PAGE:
Friday, January 31, 2003

The Dignity of the Offender

A friend of mine, who is a prosecuting attorney, chided me for my comments on Mr. McCaffrey and his attorney below. He says:


"Welcome back to blogging. I enjoyed reading your commentary today. With respect to its contents, I respectfully dissent.

The role of a defense attorney is not well understood. People often equate it with merely getting criminals off on technicalities. The reality, however, is that both defense attorneys and prosecutors, whether they themselves realize it or not, are actually there to uphold and defend what are ultimately eternal truths, i.e., the Moral Law and the Dignity of Man. This occurs most dramatically and eloquently at hearings on sentencing, which, when done properly, can overflow with Beauty and Truth before finally ending with a Just result.

Where the crime is grave, the prosecutor's role, in part, is indeed to impress upon the Court and the public the magnitude of the Evil the defendant has done.

Very significantly, however, this is not the role of the defense attorney. On the contrary, the defense attorney should endeavor to impress upon the Court and the public the dignity of the defendant, lest this important truth be obscured by the seriousness of the offense or by the anger of the victims.

The defense attorney at sentencing is there to say Good things about someone who in some cases has done some very Bad things. Admittedly, "this is a very sad day for my client" is not a particularly effective way to proceed in this regard, in my opinion. Rhetorical mediocrity, however, does not necessarily represent narcissim, self-pity, or any of the other moral defects identified in your commentary, either on the part of the attorney, or, less still, on the part of the client."


OK, I admit I read perhaps too much into the attorney's fatuous statement. And I certainly want to recognize the dignity of the person, even those persons guilty of heinous crimes. But I also think there is such a thing as misplaced compassion. It seems to me that the attorney in this case was seeking to elicit false compassion for Mr. McCaffrey, in order to win him a more lenient sentence. But the fact is that, in this case, McCaffrey is not deserving of leniency. In his case compassion does not equal leniency. He is, in fact, already enjoying leniency, considering he has been sentenced to only 15 years when he admits to the serial molestation of numerous boys on numerous occasions.

Why do so many attorneys, in their necessary efforts to uphold the dignity of the accused and/or guilty, resort to trying to make their defendants out to be victims? That is what is truly ignoble.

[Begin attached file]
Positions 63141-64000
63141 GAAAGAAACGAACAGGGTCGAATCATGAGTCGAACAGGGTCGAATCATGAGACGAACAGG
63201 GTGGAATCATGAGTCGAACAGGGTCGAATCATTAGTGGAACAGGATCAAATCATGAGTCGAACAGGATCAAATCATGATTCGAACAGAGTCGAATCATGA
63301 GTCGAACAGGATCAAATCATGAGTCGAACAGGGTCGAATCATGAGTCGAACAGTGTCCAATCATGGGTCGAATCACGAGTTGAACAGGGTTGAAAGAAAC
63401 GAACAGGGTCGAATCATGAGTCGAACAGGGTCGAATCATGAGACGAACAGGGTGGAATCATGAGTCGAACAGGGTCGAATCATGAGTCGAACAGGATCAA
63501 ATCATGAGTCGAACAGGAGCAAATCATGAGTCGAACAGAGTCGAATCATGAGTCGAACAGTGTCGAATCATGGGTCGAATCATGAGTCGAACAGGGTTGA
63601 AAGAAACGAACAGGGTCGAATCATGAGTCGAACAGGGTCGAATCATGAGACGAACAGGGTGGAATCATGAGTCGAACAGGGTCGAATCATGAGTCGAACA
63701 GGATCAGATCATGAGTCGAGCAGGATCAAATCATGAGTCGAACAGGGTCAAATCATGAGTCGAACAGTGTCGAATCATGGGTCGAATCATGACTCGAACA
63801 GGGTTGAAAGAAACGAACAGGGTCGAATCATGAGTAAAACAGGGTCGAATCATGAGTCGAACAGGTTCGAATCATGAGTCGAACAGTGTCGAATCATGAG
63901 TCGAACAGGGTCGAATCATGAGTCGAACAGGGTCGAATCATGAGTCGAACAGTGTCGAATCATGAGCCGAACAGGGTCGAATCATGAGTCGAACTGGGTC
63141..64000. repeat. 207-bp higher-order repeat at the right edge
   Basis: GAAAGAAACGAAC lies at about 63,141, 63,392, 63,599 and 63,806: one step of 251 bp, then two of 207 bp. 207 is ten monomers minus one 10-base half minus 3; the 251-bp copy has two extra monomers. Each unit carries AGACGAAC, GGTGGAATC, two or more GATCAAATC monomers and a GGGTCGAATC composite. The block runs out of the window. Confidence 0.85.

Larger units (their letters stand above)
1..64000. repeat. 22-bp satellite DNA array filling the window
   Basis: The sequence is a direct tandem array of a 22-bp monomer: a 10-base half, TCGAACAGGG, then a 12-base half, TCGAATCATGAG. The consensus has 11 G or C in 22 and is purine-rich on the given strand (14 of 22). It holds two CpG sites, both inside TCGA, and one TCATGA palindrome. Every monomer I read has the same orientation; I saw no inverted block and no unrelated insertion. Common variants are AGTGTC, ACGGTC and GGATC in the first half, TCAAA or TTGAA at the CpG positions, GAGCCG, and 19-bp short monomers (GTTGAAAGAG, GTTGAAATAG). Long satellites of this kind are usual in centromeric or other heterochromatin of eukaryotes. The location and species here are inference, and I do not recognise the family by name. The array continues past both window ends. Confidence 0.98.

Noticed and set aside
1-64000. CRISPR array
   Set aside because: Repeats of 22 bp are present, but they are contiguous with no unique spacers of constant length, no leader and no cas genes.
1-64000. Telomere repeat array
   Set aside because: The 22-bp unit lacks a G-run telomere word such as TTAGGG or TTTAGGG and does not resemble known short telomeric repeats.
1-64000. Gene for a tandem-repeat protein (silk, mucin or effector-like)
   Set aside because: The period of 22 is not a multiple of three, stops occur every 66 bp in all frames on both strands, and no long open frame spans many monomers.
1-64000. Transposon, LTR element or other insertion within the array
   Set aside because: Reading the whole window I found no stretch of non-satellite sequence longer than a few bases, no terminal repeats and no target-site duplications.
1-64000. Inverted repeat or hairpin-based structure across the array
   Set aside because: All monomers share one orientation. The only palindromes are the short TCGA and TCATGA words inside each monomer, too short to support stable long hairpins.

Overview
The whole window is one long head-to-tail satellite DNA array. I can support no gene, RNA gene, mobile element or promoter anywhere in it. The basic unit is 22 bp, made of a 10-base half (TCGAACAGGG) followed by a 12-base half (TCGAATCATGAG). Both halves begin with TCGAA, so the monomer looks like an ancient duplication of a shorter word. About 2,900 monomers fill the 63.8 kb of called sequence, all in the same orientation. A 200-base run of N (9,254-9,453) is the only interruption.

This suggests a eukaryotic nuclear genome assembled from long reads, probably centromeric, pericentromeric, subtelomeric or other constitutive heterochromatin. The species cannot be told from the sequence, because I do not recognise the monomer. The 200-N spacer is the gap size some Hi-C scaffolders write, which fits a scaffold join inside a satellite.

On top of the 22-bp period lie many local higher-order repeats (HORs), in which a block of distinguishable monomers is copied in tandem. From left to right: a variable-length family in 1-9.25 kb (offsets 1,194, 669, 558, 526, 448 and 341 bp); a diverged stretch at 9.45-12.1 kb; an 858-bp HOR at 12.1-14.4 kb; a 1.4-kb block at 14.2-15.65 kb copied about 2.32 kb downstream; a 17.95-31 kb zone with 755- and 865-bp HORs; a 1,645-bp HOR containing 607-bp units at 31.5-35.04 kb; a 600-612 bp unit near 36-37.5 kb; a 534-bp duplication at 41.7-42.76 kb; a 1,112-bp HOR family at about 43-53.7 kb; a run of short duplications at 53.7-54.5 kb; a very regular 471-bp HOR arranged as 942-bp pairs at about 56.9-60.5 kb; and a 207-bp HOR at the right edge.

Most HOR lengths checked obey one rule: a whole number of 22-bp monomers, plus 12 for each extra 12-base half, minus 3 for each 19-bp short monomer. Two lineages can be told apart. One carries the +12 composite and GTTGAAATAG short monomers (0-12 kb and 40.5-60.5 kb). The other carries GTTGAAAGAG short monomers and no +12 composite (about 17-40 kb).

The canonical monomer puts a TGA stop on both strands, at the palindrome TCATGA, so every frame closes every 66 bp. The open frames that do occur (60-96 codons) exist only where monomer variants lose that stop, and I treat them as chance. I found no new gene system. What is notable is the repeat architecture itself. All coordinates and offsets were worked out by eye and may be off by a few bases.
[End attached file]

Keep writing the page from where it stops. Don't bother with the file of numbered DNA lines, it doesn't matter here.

What's the opposite of moral astuteness?

Perhaps moral obliviousness? (If there's actually such a word.)

Whatever it is, Tom Royce, the attorney for Vincent McCaffrey, a Chicago ex-priest sentenced yesterday to 15 years for possession of child pornography, (sorry, but the above link requires free registration) exemplified a degree of moral obtuseness I've rarely seen paralelled. His reaction: "This is a sad day for my client..."

Hello? A Sad Day for his client? The client who admitted, in addition to the possession of child porn he was actually sentenced for, to abusing over a dozen boys on hundreds of occasions!

While I don't think that victims' healing is primarily a matter of seeing justice or retribution exacted on the perpetrator, nonetheless I cannot imagine the reaction of victims and their families to hearing the sort of narcissistic self-pity exhibited by this predator and his attorney.

There is, I suppose, some cold comfort in seeing the perpetrator punished, but it seems to me that Mr. McCaffrey still has not really seen the magnitutde of the evil he has done.


I'm Back, and With a New Look!

After a long "vacation", I'm back to blogging! While I was chastened by my experience last fall, I'd say that I'm battle-scarred but wiser. One thing a little time and distance has given me is a chance to look back and see what I wrote last year with a more objective eye. Most of what I wrote I'm proud of, but some of it, I have to admit, doesn't show me at my best.

This time around, I'm going to try to stick closer to the purpose I originally stated when I started this blog. That is, to go beyond commenting merely on the events of the day and "examine what Dr. Russell Kirk would have called 'The Permanent Things'." The Permanent Things are ultimately the only things worth talking about. Also, I recognize the truth of something my friend Fr. Robert Sirico told me: It's relatively easy to react against and refute or poke fun at the inanities propagated by liberals and AmChurch modernists. It's harder to pro-actively address our nation and society's need for perennial Truth in a positive and creative way. But, of course, the latter will have far more lasting impact and importance than the former. So I intend to aim for this higher mark in the future.

But don't worry: my new resolve doesn't mean I'm going to get all "serious". I intend to re-introduce such features as the NCR Watch. While I firmly believe that liberal Catholicism is a dead end and is in the process of withering away, we have to keep an eye on it: it can still do a lot of damage as it flails about in it's death throes. I also intend to introduce several other semi-regular features. My imagination has not been idle in my blog hiatus.

Most of all, I'm going to continue to do what I have always tried to: To witness to the truth of Christ as revealed in and through the One, Holy, Catholic, and Apostolic Church; to witness to the wonder and privilege of the priesthood which the Lord has graciously given me, and to proclaim the joy that is living for and in Christ.